Bearing the distinction of having a uniquely Libertarian-leaning editorial page, The Orange County Register is the most widely read daily publication in all of Orange County. Founded in 1905, The Orange County Register has a daily circulation of over 250,000.

That number rises to over 300,000 on Sundays, making the newspaper one of the most widely read and circulated in the state. Standard daily coverage includes local and world news, business, community events, sports, and arts and entertainment listings and reviews.

Orange County Business Journal
Second in size and circulation only to the Los Angeles Business Journal, the Orange County Business Journal is among the top business newspapers in the state of California. Published weekly and reaching a readership close to 25,000, the newspaper has been in steady publication since 1978 and covers a variety of business sectors including technology, aerospace, defense, real estate and finance.

Orange County Excelsior
With a circulation close to 60,000, the Orange County Excelsior is one of the most widely read Spanish-language publications in the entire OC. The newspaper is published once weekly and regularly covers local and world news, sports, community services and events, and arts and entertainment stories impacting Orange County’s Latino population.

OC Weekly
Widely considered to be one of the most comprehensive free city guides for finding information on local entertainment and restaurant and bar reviews, the OC Weekly is published every Thursday and reaches a circulation close to 80,000. The newspaper has also earned a good reputation for its unbiased investigative journalism of local social and political issues, and is a primary source of alternative news for Orange County residents.

Local TV News Channels
For comprehensive local news coverage in and around Orange County, dial your TV into channels:

Climate

When moving to Orange County, the one thing you won’t have to worry about is the weather. The winter highs average 68 degrees Fahrenheit and the summer highs average out at 86 degrees. The lows for the winter average 45 degrees Fahrenheit and summer, 63 degrees. The secret is to dress in layers. This is especially important if you are visiting Disneyland or some other event that lasts for hours—you will want to prepare for the various weather changes throughout the day.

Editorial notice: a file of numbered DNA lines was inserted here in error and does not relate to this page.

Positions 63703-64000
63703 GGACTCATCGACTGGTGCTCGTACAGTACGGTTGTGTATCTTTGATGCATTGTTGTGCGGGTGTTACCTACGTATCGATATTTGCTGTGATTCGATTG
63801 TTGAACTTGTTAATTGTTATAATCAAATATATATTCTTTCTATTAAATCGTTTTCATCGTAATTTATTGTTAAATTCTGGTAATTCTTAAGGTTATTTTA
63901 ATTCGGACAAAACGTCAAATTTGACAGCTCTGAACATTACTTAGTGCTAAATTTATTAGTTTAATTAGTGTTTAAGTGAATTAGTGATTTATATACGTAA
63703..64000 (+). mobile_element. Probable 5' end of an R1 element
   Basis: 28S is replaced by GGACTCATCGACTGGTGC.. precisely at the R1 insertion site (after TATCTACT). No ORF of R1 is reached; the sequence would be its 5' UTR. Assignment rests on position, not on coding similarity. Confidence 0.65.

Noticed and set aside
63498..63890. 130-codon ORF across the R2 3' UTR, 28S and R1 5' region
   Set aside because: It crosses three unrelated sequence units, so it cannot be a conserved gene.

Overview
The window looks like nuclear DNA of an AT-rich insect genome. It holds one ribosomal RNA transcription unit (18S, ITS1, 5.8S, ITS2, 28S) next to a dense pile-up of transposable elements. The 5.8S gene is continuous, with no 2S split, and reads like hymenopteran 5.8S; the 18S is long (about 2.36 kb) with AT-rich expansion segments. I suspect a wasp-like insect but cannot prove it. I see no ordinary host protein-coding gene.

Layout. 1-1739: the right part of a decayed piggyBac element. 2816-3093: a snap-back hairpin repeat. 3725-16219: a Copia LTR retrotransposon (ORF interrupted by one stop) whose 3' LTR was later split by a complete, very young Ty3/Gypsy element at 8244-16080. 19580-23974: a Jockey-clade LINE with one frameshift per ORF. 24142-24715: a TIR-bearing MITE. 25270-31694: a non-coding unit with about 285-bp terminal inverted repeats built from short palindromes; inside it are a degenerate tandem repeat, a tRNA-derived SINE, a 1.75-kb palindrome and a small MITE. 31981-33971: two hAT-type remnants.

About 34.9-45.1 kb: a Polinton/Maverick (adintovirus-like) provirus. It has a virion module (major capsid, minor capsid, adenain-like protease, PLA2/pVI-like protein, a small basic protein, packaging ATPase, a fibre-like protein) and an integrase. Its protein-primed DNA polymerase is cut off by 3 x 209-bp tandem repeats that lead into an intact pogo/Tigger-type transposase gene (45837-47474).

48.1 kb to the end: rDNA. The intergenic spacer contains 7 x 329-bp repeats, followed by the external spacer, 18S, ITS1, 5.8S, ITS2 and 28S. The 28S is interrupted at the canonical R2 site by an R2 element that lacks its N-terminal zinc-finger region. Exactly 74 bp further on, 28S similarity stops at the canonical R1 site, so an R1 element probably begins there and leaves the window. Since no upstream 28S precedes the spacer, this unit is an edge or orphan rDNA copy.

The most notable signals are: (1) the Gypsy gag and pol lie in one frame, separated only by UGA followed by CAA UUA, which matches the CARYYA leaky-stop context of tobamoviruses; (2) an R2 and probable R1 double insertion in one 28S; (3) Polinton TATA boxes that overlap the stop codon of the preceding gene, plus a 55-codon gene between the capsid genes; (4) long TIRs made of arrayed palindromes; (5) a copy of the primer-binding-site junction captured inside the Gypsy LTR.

In the late spring/early summer, the coast may experience “marine layer” which is a cool cloud cover that burns off as the day progresses. It also thins significantly as you move inland. If it doesn’t burn off, then it is probably smog.

Schools

There are 28 school districts in Orange County that are overseen by the Orange County Department of Education (OCDE).

According to Sperling’s, Orange County public schools spend $4,874 per student, and there is an average 23.8 students per teacher in Orange County. The average expenditure on students in the US is $5,678.

Current school rankings (elementary, middle and high schools), campus and district zoning/location maps, information and reviews are available online for families moving to Orange County.

For the highest ranked Orange County Elementary Schools, look in the following school districts:

  • Irvine Unified
  • Garden Grove Unified
  • Fountain Valley
  • Los Alamitos Unified
  • Newport-Mesa Unified
  • Orange Unified
  • Santa Ana Unified
  • Grove Unified
  • Placentia-Yorba Linda Unified
  • Tustin Unified
  • Brea-Olinda Unified
  • Cypress
  • Capistrano Unified

The highest ranked Orange County middle schools are located in the Tustin Unified, Irvine Unified, Capistrano  Unified, and Fullerton school districts and include:

  • Pioneer Middle
  • Venado Middle
  • South Lake Middle
  • Rancho San Joaquin Middle
  • Lakeside Middle
  • Sierra Vista Middle
  • Ladera Ranch Middle
  • D. Russell Parks Junior High

The highest ranked Orange County high schools are:

  • Oxford Academy
  • Troy High
  • Northwood High

Lists are according to the Orange County Register, Best of Orange County Schools 2011–Gold Medal Winners.

The State of California has an open enrollment policy for schools, and therefore parents moving to Orange County don’t necessarily have to live by the school that their child attends. According to the California Department of Education:

“The purpose of the Open Enrollment Act is to improve student achievement and enhance parental choice in education by providing additional options to pupils to enroll in public schools throughout the state without regard to the residence of their parents. The Open Enrollment Act provides students enrolled in one of the 1,000 Open Enrollment schools the option to enroll in a school within the same district or any other district provided the school to which they are applying has a higher Academic Performance Index (API) score than the pupil’s school of residence.”

Government

Want to take care of important (mandatory) tasks before moving to Orange County? Many of the items required for a move to Orange County can be found online: